This sea-going ballad comes from a very old North of England ballad, "The Old Tup." Bob Mills, Pete Seeger, and others recorded alternative versions as well and the song entered the general folk song tradition. A.L. Lloyd includes it among his album English Drinking Songs.
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As I was going to Derby, 'twas on a market day, I met the finest ram, sir, that ever was fed on hay Ch: That's a lie, that's a lie, that's a lie lie lie!
This ram and I got drunk sir, as drunk as drunk could be, And when we sobered up, sir, we were far away out on the sea.
This wonderful old ram, sir, was playful as a kid; He swallowed the captain's spyglass along with the bosun's fid.
One morning on the poop, sir, before eight bells was rung, He grabbed the captain's sextant and took a shot at the sun.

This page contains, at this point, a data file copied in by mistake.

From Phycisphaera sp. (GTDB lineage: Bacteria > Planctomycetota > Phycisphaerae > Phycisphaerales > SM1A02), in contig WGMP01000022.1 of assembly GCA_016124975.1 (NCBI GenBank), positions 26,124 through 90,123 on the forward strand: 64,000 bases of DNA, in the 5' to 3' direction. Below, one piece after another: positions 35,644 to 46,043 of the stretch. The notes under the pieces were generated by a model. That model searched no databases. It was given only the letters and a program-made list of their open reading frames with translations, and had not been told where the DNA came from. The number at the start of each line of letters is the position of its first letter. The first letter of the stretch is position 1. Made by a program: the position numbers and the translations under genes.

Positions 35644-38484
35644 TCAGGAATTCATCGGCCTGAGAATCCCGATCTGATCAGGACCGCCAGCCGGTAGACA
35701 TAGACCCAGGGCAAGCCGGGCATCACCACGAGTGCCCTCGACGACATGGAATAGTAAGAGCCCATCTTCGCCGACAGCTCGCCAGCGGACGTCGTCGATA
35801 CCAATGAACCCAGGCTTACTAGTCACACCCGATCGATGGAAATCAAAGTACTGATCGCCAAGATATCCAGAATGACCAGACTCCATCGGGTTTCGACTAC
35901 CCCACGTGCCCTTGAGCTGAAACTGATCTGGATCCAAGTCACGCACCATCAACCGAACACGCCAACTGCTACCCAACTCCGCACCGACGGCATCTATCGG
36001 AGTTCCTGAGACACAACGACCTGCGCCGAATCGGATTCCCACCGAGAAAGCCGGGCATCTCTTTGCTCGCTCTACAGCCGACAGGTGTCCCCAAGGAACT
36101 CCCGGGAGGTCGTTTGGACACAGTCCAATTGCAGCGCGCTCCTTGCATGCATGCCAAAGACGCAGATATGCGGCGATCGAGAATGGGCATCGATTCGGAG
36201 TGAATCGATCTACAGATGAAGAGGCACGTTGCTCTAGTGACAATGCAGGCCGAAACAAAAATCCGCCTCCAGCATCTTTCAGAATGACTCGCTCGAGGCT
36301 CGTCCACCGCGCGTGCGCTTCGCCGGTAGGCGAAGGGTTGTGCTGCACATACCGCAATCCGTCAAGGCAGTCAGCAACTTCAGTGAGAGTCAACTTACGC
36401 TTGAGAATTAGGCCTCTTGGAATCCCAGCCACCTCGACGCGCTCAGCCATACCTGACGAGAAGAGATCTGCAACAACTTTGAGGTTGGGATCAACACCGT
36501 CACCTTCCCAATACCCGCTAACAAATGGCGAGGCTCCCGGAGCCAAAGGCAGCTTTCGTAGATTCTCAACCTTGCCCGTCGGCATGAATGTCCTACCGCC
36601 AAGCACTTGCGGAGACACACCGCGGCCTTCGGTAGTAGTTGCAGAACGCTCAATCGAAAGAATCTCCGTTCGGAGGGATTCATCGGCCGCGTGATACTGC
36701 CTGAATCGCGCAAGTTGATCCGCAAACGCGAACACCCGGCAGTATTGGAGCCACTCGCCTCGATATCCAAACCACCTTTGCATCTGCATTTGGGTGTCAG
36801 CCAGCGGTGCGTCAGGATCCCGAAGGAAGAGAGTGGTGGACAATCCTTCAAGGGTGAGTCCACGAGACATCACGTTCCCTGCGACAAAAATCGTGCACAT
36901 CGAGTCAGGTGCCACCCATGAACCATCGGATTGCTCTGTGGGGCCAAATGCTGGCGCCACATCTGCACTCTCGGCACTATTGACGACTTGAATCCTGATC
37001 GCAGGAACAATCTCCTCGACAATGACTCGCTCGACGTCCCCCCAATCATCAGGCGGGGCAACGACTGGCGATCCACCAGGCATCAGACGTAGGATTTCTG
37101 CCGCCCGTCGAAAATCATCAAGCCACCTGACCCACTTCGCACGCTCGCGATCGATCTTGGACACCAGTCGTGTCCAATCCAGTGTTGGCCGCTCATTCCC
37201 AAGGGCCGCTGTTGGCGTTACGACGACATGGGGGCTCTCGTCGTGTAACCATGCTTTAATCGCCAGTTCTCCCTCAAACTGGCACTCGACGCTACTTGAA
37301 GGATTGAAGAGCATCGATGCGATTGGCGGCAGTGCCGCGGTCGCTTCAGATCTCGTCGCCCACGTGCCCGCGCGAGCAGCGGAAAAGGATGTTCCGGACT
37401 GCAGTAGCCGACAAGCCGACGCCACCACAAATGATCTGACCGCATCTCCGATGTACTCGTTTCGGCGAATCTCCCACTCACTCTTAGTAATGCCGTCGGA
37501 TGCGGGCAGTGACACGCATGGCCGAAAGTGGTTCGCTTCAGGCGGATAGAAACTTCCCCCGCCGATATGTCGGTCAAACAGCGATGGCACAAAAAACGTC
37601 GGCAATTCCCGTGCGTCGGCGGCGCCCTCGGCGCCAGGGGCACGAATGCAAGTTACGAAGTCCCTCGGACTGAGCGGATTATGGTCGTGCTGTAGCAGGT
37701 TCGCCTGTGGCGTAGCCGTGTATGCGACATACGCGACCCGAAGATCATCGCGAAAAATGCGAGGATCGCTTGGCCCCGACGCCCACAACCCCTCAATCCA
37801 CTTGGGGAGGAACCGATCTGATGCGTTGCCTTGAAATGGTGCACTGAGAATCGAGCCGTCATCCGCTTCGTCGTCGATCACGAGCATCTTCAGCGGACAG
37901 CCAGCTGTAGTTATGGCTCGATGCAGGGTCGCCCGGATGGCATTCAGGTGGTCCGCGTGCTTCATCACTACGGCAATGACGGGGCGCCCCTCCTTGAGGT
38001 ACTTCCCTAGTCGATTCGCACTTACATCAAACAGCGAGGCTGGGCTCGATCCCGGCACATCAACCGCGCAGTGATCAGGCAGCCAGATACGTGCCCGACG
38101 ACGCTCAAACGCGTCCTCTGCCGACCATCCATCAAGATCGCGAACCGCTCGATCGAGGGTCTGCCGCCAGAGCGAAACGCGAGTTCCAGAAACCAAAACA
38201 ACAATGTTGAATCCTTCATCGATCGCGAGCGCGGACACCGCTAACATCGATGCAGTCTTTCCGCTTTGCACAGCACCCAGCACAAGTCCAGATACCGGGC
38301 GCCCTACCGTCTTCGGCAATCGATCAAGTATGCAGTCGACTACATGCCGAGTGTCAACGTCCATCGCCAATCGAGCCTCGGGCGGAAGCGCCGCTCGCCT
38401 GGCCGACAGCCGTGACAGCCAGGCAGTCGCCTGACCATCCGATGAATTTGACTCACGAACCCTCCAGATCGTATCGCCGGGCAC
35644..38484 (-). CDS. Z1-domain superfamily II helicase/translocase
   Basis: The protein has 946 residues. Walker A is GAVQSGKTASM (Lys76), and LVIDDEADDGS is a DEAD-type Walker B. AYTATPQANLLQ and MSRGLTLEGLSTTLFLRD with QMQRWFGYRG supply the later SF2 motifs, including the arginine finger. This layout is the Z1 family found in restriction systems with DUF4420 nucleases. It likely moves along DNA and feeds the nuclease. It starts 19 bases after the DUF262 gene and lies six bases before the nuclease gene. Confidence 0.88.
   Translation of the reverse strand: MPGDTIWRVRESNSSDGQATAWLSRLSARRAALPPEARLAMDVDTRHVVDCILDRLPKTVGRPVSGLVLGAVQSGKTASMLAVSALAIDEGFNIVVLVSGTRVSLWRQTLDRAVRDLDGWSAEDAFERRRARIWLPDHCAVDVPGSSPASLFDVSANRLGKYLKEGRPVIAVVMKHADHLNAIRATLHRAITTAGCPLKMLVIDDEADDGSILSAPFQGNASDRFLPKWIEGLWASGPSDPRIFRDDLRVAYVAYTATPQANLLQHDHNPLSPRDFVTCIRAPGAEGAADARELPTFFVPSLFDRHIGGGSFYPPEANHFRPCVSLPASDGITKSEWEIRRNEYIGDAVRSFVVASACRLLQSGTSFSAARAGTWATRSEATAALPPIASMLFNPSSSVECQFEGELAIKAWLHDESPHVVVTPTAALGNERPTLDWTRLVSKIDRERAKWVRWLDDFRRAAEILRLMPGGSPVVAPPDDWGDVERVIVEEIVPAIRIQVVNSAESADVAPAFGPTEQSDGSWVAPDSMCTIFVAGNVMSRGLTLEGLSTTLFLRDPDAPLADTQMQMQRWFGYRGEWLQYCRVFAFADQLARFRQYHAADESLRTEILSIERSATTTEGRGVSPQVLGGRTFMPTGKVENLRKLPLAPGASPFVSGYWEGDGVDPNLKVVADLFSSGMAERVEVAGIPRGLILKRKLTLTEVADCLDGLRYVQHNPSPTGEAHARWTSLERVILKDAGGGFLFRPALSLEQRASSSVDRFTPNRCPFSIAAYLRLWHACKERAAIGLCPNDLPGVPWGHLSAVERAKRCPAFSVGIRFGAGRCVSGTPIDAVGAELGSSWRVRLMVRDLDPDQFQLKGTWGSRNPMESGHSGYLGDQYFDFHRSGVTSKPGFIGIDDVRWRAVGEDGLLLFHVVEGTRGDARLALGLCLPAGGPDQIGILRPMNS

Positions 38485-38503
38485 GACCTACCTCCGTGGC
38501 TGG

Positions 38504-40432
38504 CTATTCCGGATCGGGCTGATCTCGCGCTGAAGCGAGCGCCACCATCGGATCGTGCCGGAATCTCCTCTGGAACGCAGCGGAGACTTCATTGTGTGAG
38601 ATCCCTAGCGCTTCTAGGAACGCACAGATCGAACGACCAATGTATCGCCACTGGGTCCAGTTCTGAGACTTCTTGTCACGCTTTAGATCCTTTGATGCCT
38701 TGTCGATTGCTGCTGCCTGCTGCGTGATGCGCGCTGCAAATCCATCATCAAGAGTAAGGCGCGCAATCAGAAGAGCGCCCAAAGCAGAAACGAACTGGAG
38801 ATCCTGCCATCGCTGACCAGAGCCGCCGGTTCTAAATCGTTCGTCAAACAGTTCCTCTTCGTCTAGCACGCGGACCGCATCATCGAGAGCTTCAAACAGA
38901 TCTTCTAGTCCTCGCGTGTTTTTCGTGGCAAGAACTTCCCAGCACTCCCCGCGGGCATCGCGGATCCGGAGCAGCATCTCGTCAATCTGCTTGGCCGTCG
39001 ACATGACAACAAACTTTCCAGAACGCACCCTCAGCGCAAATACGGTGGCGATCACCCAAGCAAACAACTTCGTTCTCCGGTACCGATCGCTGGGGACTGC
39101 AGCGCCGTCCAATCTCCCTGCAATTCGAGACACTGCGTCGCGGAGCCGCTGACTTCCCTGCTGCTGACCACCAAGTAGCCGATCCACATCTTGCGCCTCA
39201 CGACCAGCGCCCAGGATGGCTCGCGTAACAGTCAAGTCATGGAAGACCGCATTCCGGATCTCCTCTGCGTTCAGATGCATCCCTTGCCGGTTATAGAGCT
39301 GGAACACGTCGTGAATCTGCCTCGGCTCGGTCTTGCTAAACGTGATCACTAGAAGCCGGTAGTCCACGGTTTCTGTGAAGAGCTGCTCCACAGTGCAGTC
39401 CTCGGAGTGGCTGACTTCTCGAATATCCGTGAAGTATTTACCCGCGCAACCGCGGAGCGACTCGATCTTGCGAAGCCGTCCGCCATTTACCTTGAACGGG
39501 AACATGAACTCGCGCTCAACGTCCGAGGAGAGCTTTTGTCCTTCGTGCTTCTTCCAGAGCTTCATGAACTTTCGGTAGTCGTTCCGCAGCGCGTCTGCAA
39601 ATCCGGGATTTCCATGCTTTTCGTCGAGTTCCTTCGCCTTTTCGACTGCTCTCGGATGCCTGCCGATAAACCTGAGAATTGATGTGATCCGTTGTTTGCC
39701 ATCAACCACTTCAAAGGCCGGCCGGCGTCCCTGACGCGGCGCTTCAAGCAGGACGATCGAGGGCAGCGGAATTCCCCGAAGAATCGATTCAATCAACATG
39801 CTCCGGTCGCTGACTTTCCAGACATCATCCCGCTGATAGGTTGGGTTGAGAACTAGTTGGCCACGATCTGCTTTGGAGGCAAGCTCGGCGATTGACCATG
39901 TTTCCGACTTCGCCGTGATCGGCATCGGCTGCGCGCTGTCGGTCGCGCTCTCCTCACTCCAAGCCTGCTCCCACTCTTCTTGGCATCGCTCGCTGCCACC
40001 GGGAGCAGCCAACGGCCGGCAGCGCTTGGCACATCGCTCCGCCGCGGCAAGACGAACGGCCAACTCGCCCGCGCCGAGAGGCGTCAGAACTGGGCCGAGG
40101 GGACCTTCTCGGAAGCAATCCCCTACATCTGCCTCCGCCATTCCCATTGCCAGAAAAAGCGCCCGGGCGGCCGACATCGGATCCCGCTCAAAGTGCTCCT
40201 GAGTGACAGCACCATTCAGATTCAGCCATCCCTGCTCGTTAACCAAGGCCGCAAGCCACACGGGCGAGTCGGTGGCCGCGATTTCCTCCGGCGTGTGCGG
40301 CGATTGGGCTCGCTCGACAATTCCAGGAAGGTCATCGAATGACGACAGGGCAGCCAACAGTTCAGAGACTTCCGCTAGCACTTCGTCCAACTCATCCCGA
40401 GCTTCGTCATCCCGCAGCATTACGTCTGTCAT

One night 'twas wet and rough, sir, and the wind was blowing keen, He borrowed my suit of oilskins and he took my trick at the wheel.
The butcher who killed this ram, sir, was up to his knees in blood, And the boy who told the tale, sir, was carried away with the flood.
The crew of the Vencedora are handsome, strong and brave, The smartest lot of sailors that ever sailed over the wave!